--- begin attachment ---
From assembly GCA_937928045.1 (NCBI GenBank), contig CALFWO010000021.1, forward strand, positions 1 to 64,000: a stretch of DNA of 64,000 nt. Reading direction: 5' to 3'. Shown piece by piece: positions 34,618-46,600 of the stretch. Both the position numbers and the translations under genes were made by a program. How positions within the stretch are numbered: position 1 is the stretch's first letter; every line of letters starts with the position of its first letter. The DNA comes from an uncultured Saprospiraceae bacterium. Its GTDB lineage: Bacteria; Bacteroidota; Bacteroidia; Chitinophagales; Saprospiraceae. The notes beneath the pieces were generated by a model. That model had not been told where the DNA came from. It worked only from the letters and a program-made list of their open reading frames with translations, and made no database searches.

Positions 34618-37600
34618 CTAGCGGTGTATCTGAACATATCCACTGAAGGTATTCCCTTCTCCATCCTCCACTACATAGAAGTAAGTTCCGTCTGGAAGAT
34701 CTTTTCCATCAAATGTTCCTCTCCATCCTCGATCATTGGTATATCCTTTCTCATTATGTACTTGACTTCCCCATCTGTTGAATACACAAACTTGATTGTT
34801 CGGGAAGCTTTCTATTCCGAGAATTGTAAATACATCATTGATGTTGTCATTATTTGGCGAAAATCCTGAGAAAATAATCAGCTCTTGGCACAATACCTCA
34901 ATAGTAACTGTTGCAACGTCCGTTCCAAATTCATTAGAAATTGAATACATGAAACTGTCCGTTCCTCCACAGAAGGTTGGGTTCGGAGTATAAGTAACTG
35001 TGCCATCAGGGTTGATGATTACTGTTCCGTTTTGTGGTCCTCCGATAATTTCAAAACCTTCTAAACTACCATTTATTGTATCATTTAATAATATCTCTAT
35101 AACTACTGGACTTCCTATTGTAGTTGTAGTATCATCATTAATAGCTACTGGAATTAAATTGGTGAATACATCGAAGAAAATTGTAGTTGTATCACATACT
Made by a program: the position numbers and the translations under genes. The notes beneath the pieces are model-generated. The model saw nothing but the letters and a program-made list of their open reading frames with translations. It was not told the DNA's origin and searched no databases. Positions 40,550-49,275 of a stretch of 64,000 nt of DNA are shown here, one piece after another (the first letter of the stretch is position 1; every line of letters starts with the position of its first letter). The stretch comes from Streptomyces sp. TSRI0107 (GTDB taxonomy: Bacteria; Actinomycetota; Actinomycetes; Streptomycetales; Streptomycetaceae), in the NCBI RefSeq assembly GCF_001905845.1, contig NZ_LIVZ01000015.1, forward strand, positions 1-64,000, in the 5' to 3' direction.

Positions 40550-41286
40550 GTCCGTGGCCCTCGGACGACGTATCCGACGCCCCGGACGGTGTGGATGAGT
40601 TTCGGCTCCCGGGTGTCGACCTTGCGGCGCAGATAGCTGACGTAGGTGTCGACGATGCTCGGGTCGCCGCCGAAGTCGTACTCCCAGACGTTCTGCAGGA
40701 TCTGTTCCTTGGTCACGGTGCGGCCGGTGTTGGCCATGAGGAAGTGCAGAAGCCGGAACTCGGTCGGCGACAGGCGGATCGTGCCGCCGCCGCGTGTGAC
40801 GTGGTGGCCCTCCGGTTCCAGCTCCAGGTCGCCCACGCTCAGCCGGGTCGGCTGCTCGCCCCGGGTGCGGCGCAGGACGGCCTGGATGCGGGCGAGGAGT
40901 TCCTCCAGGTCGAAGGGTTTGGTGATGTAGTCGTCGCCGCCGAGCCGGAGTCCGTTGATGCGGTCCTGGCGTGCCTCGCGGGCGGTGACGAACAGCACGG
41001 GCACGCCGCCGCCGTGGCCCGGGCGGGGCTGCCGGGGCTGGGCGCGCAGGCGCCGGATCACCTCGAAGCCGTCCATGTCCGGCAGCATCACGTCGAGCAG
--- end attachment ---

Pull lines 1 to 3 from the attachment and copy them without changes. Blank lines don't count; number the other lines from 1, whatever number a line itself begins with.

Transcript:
From assembly GCA_937928045.1 (NCBI GenBank), contig CALFWO010000021.1, forward strand, positions 1 to 64,000: a stretch of DNA of 64,000 nt. Reading direction: 5' to 3'. Shown piece by piece: positions 34,618-46,600 of the stretch. Both the position numbers and the translations under genes were made by a program. How positions within the stretch are numbered: position 1 is the stretch's first letter; every line of letters starts with the position of its first letter. The DNA comes from an uncultured Saprospiraceae bacterium. Its GTDB lineage: Bacteria; Bacteroidota; Bacteroidia; Chitinophagales; Saprospiraceae. The notes beneath the pieces were generated by a model. That model had not been told where the DNA came from. It worked only from the letters and a program-made list of their open reading frames with translations, and made no database searches.

Positions 34618-37600
34618 CTAGCGGTGTATCTGAACATATCCACTGAAGGTATTCCCTTCTCCATCCTCCACTACATAGAAGTAAGTTCCGTCTGGAAGAT